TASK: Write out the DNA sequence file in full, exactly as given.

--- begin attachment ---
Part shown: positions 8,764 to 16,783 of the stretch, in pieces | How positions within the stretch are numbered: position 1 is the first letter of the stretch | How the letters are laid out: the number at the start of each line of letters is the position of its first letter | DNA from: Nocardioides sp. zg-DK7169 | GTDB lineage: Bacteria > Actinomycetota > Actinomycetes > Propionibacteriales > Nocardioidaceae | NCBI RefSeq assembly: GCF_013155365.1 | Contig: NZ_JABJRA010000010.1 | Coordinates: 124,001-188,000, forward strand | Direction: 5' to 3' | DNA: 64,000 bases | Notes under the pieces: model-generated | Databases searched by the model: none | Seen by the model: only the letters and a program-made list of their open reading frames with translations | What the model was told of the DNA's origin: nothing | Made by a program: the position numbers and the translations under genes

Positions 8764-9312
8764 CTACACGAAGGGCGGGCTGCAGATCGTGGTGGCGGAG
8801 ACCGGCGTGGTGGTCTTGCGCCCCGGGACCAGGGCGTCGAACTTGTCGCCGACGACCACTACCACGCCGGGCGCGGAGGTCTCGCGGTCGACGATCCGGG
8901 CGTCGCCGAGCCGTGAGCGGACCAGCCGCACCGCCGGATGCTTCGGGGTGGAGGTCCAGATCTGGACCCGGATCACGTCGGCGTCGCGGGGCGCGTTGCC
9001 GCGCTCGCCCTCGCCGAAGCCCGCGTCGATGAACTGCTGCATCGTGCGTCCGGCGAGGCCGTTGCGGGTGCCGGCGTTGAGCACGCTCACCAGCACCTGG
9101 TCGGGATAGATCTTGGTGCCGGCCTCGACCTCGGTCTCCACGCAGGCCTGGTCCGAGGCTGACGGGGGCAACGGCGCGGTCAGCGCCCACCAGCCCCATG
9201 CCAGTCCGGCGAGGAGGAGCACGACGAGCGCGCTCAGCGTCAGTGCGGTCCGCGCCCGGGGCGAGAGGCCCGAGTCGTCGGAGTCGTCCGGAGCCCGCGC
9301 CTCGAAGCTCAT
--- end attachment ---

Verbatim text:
Part shown: positions 8,764 to 16,783 of the stretch, in pieces | How positions within the stretch are numbered: position 1 is the first letter of the stretch | How the letters are laid out: the number at the start of each line of letters is the position of its first letter | DNA from: Nocardioides sp. zg-DK7169 | GTDB lineage: Bacteria > Actinomycetota > Actinomycetes > Propionibacteriales > Nocardioidaceae | NCBI RefSeq assembly: GCF_013155365.1 | Contig: NZ_JABJRA010000010.1 | Coordinates: 124,001-188,000, forward strand | Direction: 5' to 3' | DNA: 64,000 bases | Notes under the pieces: model-generated | Databases searched by the model: none | Seen by the model: only the letters and a program-made list of their open reading frames with translations | What the model was told of the DNA's origin: nothing | Made by a program: the position numbers and the translations under genes

Positions 8764-9312
8764 CTACACGAAGGGCGGGCTGCAGATCGTGGTGGCGGAG
8801 ACCGGCGTGGTGGTCTTGCGCCCCGGGACCAGGGCGTCGAACTTGTCGCCGACGACCACTACCACGCCGGGCGCGGAGGTCTCGCGGTCGACGATCCGGG
8901 CGTCGCCGAGCCGTGAGCGGACCAGCCGCACCGCCGGATGCTTCGGGGTGGAGGTCCAGATCTGGACCCGGATCACGTCGGCGTCGCGGGGCGCGTTGCC
9001 GCGCTCGCCCTCGCCGAAGCCCGCGTCGATGAACTGCTGCATCGTGCGTCCGGCGAGGCCGTTGCGGGTGCCGGCGTTGAGCACGCTCACCAGCACCTGG
9101 TCGGGATAGATCTTGGTGCCGGCCTCGACCTCGGTCTCCACGCAGGCCTGGTCCGAGGCTGACGGGGGCAACGGCGCGGTCAGCGCCCACCAGCCCCATG
9201 CCAGTCCGGCGAGGAGGAGCACGACGAGCGCGCTCAGCGTCAGTGCGGTCCGCGCCCGGGGCGAGAGGCCCGAGTCGTCGGAGTCGTCCGGAGCCCGCGC
9301 CTCGAAGCTCAT